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Early Wynn Autographs, Memorabilia & Collectibles

Born: January 06, 1920 in Hartford, Alabama
Died: April 04, 1999 in Venice, Florida
Biography | show moreshow less

Full name Early Wynn
Born January 6, 1920, Hartford, Alabama
Died April 4, 1999, Venice, Florida
First Game: September 13, 1939; Final Game: September 13, 1963
Bat: Both Throw: Right Height: 6' 0" Weight: 190
Bats right from 1941 to 1944

Selected to the Hall of Fame in 1972
Named Major League Player of the Year by The Sporting News (1959)
Named Major League Cy Young Award Winner by Baseball Writers' Association of America (1959)
Named AL Pitcher of the Year by The Sporting News (1959)
Named pitcher on The Sporting News Major League All-Star Team (1959)

This article was written by David Fleitz and is presented in part, courtesy of the Society for American Baseball Research

Chicago fans were outraged when the White Sox traded their most popular player, Minnie Minoso, to Cleveland in December 1957 with Fred Hatfield for Early Wynn and Al Smith. Wynn was a 37-year-old right-handed pitcher who had posted a losing record for the Indians that season, and his best days appeared to be behind him. However, Wynn joined with Billy Pierce to give the White Sox a formidable one-two punch at the top of their rotation, and his Cy Young Award-winning performance in 1959 led the club to its first American League pennant since 1919. Four years later, at age 43, he became the 14th member of baseball’s 300-win club.

Early Wynn Jr., whose family claimed Scotch-Irish and Native American descent, was born in Hartford, Alabama, on January 6, 1920, to Early Wynn Sr. and his wife, Blanche. Hartford is a small town surrounded by peanut and cotton fields in Geneva County, which borders the Florida Panhandle in the southeastern part of the state. Early Jr., whose father was an auto mechanic and a semipro ballplayer, earned 10 cents an hour hauling 500-pound bales of cotton after school. He concentrated on baseball after breaking his leg in a high school football practice, and at age 17 he traveled to Sanford, Florida, to attend a baseball camp operated by the Washington Senators. Legend has it that Early, a husky six-footer who weighed about 200 pounds, arrived at camp in his bare feet. He did not, said Early years later to writer Roger Kahn, “but I was wearing coveralls.” A Washington scout, Clyde Milan, was impressed with his fastball and signed Early to a contract. The young pitcher dropped out of high school and began his professional career in 1937 with the Senators’ Class D Florida State League farm team in Sanford.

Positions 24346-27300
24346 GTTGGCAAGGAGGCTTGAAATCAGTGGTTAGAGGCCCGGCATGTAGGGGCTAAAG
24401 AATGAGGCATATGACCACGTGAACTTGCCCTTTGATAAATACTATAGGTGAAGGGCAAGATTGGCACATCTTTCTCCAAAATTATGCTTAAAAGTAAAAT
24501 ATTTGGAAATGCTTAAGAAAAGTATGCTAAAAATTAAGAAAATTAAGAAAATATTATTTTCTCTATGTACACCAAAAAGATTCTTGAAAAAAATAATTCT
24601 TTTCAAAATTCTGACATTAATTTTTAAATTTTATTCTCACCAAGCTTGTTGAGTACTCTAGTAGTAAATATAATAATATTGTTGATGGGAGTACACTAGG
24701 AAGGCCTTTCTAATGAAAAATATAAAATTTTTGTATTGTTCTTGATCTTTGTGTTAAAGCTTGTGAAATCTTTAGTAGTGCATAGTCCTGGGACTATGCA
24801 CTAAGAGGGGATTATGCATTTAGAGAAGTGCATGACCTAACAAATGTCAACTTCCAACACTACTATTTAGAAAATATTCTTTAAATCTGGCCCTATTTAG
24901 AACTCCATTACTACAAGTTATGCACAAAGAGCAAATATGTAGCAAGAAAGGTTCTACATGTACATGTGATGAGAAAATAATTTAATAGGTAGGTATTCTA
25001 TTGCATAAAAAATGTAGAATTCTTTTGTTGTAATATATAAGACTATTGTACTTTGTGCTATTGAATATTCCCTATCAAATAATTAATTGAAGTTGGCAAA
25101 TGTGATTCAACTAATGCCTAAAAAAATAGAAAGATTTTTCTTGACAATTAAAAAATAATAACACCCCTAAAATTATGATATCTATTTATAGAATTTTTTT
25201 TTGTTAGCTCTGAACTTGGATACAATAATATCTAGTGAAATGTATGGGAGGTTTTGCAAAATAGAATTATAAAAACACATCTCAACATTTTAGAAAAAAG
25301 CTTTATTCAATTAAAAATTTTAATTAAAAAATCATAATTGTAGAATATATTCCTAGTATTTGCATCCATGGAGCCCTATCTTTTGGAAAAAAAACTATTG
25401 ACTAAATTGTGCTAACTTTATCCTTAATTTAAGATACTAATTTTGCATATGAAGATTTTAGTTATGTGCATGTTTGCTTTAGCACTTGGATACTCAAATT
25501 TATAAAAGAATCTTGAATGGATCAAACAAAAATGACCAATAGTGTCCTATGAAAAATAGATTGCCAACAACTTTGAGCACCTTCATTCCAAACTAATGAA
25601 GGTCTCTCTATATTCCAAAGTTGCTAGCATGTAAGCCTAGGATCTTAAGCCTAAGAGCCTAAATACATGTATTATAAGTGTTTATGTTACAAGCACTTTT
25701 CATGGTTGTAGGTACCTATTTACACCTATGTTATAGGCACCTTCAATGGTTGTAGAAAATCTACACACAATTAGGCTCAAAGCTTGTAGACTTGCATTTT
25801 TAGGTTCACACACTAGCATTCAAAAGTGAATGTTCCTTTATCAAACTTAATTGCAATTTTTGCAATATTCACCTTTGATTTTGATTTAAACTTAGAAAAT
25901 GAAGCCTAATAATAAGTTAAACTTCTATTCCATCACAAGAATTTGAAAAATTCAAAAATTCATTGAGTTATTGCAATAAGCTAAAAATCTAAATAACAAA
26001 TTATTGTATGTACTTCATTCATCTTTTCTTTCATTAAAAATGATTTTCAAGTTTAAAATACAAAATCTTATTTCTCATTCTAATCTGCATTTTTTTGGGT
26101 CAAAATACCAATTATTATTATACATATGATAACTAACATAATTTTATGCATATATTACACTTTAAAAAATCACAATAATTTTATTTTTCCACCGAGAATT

After a 16-11 season in Sanford, Early advanced to the Charlotte Hornets of the Class B Piedmont League, where he remained for the next three years. The Senators gave him a trial in Washington at the end of the 1939 season, though Early was not yet ready for major-league action, going 0-2 in three games. He spent all of 1940 in Charlotte, and a good season at Springfield in the Class A Eastern League in 1941 (16-12, 2.56) brought him to Washington to stay. In 1942 he made 28 starts for the Senators, posting a 10-16 mark with a 5.12 ERA as a 22-year-old with little more than a fastball in his arsenal.

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